And then there is @TheWomen'sRoomUK. I was around for the birth of this campaign too. In reaction to terrible gender ratios of experts on BBC Radio 4 programmes (and now other media outlets, programmes etc) a group of vocal women began a database of female experts. Their aim was to provide a place where journalists and other media types could find female "experts". I supported this from the outset, and watched as their voice grew and more women signed up. But I didn't sign up myself, not for a long time. Mainly because I didn't think I was an expert in anything. Then @TheWomen'sRoomUK began to tweet about what  constitutes "expertise", and I realised that I do have this in a number of areas; not least of which my PhD research. So I signed up, I'm on there and if you're a journalist looking for someone to talk to, check out my profile and my expertise categories.

I began to follow more like-minded women on Twitter, through watching who interacted with the Women's Room account. I found other voices who were trying to be heard, and I think I've grown as a feminist because of it. I've realised that some things I may have been OK with, for other women are unacceptable (check out #everydaysexism if you want to see how sexism still thrives in our "forward thinking" society, caution if you're a feminist this could cause depression and/or rage).

Then, The Women's Room tweeted that they were looking for "guest tweeters". Women to tweet from the account for a couple of hours. With some trepidation I answered the call and volunteered. When the time came on Good Friday for me to take over the account I was terrified. Suddenly I would be talking to thousands of people, not my safe little on-line world. Could I do this justice? Did I really have anything to say? Would people really be interested in my thoughts and opinions? Who the hell was I to be talking to all those people? All of this was going through my mind as I signed in to the account... All I can say is the experience was AMAZING! People joined in with discussions, they were interested in what I had to say, and having a platform to discuss my ideas with so many people was awesome.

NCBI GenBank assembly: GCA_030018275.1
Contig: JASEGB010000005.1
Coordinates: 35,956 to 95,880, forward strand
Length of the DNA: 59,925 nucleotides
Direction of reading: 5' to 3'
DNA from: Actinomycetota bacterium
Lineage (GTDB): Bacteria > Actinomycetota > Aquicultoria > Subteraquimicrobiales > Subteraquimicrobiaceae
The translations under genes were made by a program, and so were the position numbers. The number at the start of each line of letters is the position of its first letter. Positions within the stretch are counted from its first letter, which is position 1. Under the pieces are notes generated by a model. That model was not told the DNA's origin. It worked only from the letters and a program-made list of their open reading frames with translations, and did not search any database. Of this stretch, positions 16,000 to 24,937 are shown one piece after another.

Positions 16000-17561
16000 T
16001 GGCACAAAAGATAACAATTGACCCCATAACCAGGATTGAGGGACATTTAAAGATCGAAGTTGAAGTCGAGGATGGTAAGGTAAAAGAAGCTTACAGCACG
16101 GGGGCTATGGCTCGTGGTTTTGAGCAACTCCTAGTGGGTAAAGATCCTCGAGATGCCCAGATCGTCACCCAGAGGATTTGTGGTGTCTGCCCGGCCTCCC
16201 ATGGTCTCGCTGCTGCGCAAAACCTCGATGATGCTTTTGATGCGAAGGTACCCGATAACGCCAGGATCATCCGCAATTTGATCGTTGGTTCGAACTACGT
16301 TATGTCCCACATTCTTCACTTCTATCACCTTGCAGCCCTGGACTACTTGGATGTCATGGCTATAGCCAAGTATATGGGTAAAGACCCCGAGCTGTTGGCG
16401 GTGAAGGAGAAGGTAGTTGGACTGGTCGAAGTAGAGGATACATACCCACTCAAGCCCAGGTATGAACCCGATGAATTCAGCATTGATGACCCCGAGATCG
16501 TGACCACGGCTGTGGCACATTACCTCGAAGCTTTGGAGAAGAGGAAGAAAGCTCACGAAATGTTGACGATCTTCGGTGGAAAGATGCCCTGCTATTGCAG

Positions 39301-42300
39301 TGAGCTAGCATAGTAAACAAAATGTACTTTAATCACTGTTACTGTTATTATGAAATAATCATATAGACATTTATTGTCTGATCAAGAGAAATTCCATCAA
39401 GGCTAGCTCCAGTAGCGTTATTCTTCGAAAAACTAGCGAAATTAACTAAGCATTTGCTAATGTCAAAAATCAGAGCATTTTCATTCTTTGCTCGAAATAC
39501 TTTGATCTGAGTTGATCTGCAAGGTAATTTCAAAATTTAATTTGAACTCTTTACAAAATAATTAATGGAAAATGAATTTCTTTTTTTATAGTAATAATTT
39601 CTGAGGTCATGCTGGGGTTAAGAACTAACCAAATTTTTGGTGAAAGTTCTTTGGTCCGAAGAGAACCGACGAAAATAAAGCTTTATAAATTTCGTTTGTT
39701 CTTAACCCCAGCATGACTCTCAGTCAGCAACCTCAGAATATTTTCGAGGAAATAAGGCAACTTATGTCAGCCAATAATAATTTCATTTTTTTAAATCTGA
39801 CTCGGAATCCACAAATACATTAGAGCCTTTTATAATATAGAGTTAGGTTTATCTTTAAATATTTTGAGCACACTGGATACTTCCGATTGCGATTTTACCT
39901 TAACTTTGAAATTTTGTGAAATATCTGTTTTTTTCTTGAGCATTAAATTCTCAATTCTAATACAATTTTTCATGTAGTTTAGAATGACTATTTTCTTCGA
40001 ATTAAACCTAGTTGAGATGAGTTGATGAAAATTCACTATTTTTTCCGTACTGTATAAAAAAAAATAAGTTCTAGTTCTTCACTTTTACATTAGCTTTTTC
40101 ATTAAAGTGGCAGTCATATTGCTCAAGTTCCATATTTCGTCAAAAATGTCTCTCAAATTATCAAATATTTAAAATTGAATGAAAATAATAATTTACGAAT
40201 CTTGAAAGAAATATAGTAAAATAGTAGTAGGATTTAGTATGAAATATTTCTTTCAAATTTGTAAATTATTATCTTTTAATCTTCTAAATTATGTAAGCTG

So what? Right? Who cares? I got to do some cool stuff, got involved in some cool initiatives and got to chat with a bunch of people I don't know. How is this "life-changing"?

Let me tell you how....

I've always had stuff to say, had an opinion, enjoyed debate and mostly wanted to DO something about all the things I see wrong with the world. I have 3 main passions in my life: Science, Equality and photography. My @urbantangerine account covers the photography, it works fine for me. What my @Psycho_Claire account has done is allowed me to champion my two other passions. It's given me a platform for my public engagement with Science work, it's hooked me up with other people who are trying to do this too. It's let me engage in debate about Equality and what that means for us in the UK now, and for women the world over. It's given me new ways of working, thinking, experiencing. Suddenly, I can DO. All that energy, all that potential finally has an outlet.

You may still think I'm talking rubbish. You may still think that I'm some sort of Twitter loving weirdo. But let me tell you, as a girl who was bullied, who was told her voice wasn't worth hearing, who was made small and scared and shy - Twitter is amazing!

No comments:

Post a Comment